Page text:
[COLOR=#323232][FONT=verdana]See the attached pdf and you will clearly
http://onedrive.live.com/view.aspx?c...=WordPdf&wdo=1

You first statement is wrong. Mathematicians cannot "trisect the angle", "duplicate the cube", or "square the circle", using only compasses and straight edge. The ancient Greeks knew how to do these using other methods, as you do.

(It was proved, in the late 19th century, that the only numbers that are "constructible with compasses and straightedge" are those that are "algebraic of order a power of two. It can then be shown that "trisecting the angle" and "duplicating the cube" are equivalent to constructing a number that is algebraic of order 2. "Squaring the circle" is equivalent to constructing " $\pi$" which is not algebraic of any order.)

Definitely a fail. His technique is to use a straight edge that has been marked with tick marks at 1, 2, 3, .... and use that to mark off distances like sqrt(pi). So no - this technique does not truly square the circle but rather gives an approximation. For exwemple, given a cicle of unknown radius he measure it with his ruler - say he gets 10.2 units radius, then 10.2 x sqrt(pi) = 18.08 (appoximately) - so he makes a square 18.08 units per side. Big whoop - the Greeks are safe.

It is probably hopeless to respond, but ....

First, you need someone expert in English to translate for you. Your English is awful. Admittedly it is infinitely better than my Serbian, but I do not try to write in Serbian.

Second, I have not tried to puzzle through all of your examples. I do not need to. The classic problem of squaring the circle involves using an UNMARKED straightedge. Now I get that you are creating a marked straightedge using a compass and an unmarked straightedge so marks derivable by that process may be within the scope of the original problem. You are creating the marks through a process of successive halving of the distance. You are then ASSUMING that this process will let you mark off one or more irrational numbers, more specifically the number $r \sqrt{\pi }.$

Third, if your assumption were valid, then it would indeed be easy to construct a square with an area equal to that of a circle with radius r, starting with only a compass and an unmarked straightedge. Your assumption, however, is invalid. You do not even attempt to prove it. You merely assert it: "continue the process ... with real numbers." The pivot on which your construction turns is that you can create markings of irrational numbers using a process of successive division by 2. Where is your proof that such a pivot exists? (Don't waste too much time on trying to prove it because it is false.)

Originally Posted by JeffM

First, you need someone expert in English to translate for you. Your English is awful. Admittedly it is infinitely better than my Serbian, but I do not try to write in Serbian.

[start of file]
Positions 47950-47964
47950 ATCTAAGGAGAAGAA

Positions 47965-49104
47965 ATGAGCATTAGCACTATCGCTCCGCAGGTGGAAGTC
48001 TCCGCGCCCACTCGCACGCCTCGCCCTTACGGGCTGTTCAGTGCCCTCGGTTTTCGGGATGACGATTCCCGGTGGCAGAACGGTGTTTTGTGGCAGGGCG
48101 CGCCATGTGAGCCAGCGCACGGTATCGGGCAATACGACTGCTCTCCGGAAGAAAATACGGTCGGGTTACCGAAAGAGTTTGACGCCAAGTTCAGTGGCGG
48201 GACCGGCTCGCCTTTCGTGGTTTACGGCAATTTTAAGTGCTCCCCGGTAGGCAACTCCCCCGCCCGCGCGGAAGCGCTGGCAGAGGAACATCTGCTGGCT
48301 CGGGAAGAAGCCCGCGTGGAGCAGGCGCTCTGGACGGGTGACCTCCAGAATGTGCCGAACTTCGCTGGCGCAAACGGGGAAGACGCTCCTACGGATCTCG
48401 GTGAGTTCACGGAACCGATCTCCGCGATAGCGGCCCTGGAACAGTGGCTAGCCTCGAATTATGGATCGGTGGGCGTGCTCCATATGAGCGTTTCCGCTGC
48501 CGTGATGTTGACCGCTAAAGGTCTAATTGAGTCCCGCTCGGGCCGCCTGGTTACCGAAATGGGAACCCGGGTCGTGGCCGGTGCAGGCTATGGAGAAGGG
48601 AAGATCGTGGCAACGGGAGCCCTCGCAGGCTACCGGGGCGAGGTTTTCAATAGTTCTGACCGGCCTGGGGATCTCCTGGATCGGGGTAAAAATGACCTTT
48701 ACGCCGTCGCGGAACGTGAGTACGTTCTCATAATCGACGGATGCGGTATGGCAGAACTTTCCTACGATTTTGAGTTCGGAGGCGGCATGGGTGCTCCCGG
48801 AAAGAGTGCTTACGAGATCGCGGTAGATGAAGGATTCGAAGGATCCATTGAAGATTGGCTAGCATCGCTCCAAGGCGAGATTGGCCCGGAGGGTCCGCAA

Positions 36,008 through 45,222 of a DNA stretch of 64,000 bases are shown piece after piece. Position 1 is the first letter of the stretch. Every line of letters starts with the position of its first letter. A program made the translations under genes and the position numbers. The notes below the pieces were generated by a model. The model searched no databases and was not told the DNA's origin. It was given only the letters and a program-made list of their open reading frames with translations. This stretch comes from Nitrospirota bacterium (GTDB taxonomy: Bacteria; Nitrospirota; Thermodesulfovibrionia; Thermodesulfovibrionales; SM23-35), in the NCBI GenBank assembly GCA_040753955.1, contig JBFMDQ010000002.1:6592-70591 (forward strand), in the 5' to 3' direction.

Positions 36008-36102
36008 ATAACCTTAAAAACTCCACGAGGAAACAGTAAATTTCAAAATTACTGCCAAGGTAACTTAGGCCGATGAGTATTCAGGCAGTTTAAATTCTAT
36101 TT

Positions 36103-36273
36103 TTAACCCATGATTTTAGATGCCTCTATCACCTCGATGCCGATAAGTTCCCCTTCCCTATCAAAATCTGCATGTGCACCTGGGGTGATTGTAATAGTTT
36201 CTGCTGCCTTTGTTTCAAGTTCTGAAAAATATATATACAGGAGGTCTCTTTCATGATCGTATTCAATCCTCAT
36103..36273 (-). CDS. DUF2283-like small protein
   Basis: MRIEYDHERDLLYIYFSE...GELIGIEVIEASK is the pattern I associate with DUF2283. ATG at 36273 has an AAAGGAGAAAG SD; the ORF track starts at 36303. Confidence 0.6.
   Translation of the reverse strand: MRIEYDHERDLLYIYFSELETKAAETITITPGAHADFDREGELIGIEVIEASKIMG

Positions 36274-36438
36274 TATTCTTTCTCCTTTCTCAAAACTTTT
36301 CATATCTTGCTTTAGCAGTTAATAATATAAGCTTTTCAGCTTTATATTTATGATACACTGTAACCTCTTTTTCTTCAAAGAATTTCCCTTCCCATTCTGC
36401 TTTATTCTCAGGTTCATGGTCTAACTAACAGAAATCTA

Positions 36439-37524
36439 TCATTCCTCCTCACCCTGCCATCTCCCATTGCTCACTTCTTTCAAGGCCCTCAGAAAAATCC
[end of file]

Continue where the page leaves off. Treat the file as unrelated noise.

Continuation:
that translates gogle, I only own Intelligence - do not possess material goods to show their math differently
that translates gogle, I only own Intelligence - do not possess material goods to show their math differently
Originally Posted by JeffM
The pivot on which your construction turns is that you can create markings of irrational numbers using a process of successive division by 2.
Only the construction of the geometry of straightedge

You keep making assertions without proof. I am not sure exactly what you mean by a "construction of the geometry of the straightedge" because it makes no sense in English. But what you seem to be doing is to cut lines in half over and over again. I agree that you can do that construction with a compass and an unmarked straightedge. You then assume (I believe) that such successive halving will eventually let you construct any length, rational or irrational. That assumption is false. The process of successive halving will not even let you construct certain very simple rational lengths such as 2/3. Your net of halves, quarters, eighths, etc. is not fine enough to snare all the rational numbers, let alone all the rational and irrational numbers.

$k\ and\ n\ are\ integers\ such\ that\ k \ge 0 \le n\ and\ \dfrac{k}{2^n} < \dfrac{2}{3} < \dfrac{k + 1}{2^n}.$

I note that there are such integers, for example k = 5 and n = 3.

Midpoint = $\dfrac{1}{2} * \left(\dfrac{k}{2^n} + \dfrac{k + 1}{2^n}\right) = \dfrac{2k + 1}{2^{(n+1)}}.$

If the midpoint equals 2/3, then their difference = 0, which is an integer.

$\dfrac{2k + 1}{2^{(n+1)}} - \dfrac{2}{3} = \dfrac{3(2k + 1)}{3 * 2^{(n+1)}} - \dfrac{2 * 2^{(n + 1)}}{3 * 2^{(n+1)}} = \dfrac{6k + 3 - 2^{(n + 2)}}{3 * 2^{(n+1)}} = \dfrac{6k + 2 - 2^{(n + 2)} + 1}{3 * 2^{(n+1)}} = \dfrac{2\left(3k + 1 - 2^{(n + 1)}\right) + 1}{2\left(3 * 2^n\right)}.$

That difference is an odd number divided by an even number, which is not an integer and so is not zero.

This is a proof that halving the distance any number of successive times will never get you to 2/3 of the distance.

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